Evidence Based Practice (EBP)

What is EBP?[edit | edit source]


Evidence based practice (EBP) is 'the integration of best research evidence with best available scientific research, clinical expertise and patient values'[1] which when applied by practitioners will ultimately lead to improved patient outcome. 

These three types of evidence—scientific research, clinical expertise, and patient values and circumstances form the basis on which you and your patients will decide on the best physical therapy treatment plan in any given situation. If you are an evidence-based therapist, you will base your decisions on these three types of evidence. The aim of evidence-based therapists is to make sure that patient care is informed by the greatest available research in order to maximize the benefits that patients receive from therapy. EBP provides a structured method for thinking about and collecting the different types of evidence used to make clinical decisions.[2]

In the original model there are three fundamental components of evidence based practice.

  • best evidence which is usually found in clinically relevant research that has been conducted using sound methodology
  • clinical expertise refers to the clinician's cumulated education, experience and clinical skills
  • patient values which are the unique preferences, concerns and expectations each patient brings to a clinical encounter.

It is the integration of these three components that defines a clinical decision evidence-based.  This integration can be effectively achieved by carrying out the five following steps of evidence based practice.[1]

Evidence can be thought of as coming from three different sources:

1.Scientific research

2.Clinical expertise

3.Patient values and circumstances

Scientific research-The scientific research evidence is empirical evidence acquired through systematic testing of a hypothesis. When explaining research evidence with a patient, it's crucial to speak in simple language and follow up with questions to make sure the patient comprehends. Therapists have the primary responsibility to identify, evaluate, and summarize research evidence concerning a patient’s care.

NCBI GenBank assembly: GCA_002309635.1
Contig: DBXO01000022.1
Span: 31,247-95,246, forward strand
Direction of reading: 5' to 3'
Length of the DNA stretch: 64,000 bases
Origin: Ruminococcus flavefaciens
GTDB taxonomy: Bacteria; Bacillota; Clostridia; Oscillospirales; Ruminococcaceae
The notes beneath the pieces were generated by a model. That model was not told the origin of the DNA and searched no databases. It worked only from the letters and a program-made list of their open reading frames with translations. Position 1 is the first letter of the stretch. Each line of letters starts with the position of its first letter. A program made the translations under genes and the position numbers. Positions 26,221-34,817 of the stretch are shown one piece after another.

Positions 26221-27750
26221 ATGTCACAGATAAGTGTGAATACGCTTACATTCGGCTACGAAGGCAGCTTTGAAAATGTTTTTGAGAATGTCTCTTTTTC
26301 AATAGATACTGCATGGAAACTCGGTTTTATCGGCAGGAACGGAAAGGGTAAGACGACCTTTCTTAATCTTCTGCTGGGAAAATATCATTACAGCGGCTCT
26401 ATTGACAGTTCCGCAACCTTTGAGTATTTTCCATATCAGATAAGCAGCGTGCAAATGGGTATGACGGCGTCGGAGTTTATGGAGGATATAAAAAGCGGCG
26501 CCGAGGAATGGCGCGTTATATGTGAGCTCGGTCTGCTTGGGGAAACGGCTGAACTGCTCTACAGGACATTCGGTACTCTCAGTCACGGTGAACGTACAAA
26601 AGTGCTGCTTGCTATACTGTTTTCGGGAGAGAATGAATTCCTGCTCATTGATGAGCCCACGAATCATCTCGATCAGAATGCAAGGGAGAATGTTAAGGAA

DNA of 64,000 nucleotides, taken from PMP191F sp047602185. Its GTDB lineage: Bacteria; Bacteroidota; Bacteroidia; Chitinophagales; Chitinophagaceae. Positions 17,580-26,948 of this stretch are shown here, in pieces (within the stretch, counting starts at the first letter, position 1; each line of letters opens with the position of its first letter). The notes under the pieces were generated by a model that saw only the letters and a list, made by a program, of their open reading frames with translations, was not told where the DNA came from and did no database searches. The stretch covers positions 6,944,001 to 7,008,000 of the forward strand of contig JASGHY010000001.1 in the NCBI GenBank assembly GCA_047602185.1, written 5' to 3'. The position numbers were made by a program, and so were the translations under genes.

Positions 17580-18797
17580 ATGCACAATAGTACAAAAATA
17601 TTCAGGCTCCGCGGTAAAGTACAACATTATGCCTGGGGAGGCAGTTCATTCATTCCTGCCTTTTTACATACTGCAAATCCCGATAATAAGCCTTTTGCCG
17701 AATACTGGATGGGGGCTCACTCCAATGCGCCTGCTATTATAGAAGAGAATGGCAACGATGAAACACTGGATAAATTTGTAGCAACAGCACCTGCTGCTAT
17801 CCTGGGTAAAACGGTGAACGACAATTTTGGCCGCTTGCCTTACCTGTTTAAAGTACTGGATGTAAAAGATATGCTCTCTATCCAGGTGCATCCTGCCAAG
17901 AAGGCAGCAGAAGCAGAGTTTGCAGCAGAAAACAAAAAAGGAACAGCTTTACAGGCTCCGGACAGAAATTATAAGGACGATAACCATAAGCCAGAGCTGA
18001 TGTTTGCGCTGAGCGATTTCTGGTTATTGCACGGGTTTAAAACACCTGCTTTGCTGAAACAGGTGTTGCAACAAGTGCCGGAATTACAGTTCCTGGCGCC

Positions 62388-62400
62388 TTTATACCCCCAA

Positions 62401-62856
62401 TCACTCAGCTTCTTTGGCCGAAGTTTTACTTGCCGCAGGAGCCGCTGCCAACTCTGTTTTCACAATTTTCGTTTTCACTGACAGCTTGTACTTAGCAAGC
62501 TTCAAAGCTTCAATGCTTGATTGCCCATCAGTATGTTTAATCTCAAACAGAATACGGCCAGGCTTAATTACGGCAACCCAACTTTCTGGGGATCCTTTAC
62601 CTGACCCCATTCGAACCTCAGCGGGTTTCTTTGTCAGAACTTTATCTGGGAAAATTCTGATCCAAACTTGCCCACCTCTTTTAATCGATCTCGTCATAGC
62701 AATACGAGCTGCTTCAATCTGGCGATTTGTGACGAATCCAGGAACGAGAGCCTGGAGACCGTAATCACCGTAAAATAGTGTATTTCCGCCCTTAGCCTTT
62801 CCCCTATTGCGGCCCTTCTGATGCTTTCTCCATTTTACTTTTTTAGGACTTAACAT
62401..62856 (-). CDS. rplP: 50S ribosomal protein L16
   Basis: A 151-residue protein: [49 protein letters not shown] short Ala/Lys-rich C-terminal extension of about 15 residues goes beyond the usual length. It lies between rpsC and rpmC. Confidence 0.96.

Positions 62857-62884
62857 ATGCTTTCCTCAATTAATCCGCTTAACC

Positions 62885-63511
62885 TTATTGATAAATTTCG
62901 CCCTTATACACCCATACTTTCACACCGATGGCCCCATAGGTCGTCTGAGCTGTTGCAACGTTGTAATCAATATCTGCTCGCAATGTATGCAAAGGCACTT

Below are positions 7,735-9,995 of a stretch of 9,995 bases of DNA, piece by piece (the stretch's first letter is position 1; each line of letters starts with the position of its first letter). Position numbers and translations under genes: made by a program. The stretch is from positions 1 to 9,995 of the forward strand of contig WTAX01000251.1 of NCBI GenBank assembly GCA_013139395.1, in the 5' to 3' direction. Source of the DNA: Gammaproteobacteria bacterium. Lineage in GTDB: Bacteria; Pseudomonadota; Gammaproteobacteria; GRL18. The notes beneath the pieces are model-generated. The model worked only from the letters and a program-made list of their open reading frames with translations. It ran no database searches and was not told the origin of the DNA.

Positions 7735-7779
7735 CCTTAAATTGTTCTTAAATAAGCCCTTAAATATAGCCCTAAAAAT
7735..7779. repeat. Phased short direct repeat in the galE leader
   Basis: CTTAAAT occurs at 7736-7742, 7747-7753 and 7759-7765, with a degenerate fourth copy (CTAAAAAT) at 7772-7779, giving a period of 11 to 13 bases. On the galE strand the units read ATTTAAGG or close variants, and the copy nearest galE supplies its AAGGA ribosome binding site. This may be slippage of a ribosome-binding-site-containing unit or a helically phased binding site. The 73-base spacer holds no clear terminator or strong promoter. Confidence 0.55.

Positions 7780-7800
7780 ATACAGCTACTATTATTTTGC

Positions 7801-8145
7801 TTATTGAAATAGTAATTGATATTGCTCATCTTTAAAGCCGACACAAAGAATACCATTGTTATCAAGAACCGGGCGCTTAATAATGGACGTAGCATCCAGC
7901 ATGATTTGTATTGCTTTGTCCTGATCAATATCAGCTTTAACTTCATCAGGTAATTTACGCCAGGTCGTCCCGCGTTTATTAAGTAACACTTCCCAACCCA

Clinical expertise-It refers to implicit and explicit knowledge about physical therapy diagnosis, treatment, prevention, and prognosis gained from cumulative years of caring for patients with disease and injury and working to improve and refine that care.

Patient Values and Circumstances-The patient and his or her caregivers create the most important pillar of evidence to the decision-making process. Evidence from the patient can be divided into two categories: values and circumstances. Patient values include the beliefs, preferences, expectations, and cultural identification that the patient brings to the therapy environment. Fundamentally, values are the core principles that guide a person’s life and life choices.[2]

The 5 Steps[edit | edit source]

1. Formulate an answerable question

One of the fundamental skills required for EBP is the asking of well-built clinical questions. By formulating an answerable question you are able to focus your efforts specifically on what matters. These questions are usually triggered by patient encounters which generate questions about the diagnosis, therapy, prognosis or aetiology.

2. Find the best available evidence

The second step is to find the relevant evidence. This step involves identifying search terms which will be found in your carefully constructed question from step one; selecting resources in which to perform your search such as PubMed and Cochrane Library; and formulating an effective search strategy using a combination of MESH terms and limitations of the results.

3. Appraise the evidence

It is important to be skilled in critical appraisal so that you can further filter out studies that may seem interesting but are weak. Use a simple critical appraisal method that will answer these questions: What question did the study address? Were the methods valid? What are the results? How do the results apply to your practice?

4. Implement the evidence

Individual clinical decisions can then be made by combining the best available evidence with your clinical expertise and your patients values. These clinical decisions should then be implemented into your practice which can then be justified as evidence based.

5. Evaluate the outcome

The final step in the process is to evaluate the effectiveness and efficacy of your decision in direct relation to your patient. Was the application of the new information effective? Should this new information continue to be applied to practice? How could any of the 5 processes involved in the clinical decision making process be improved the next time a question is asked?

These steps may be more memorable if remembered as[3]:

  1. Ask
  2. Acquire
  3. Appraise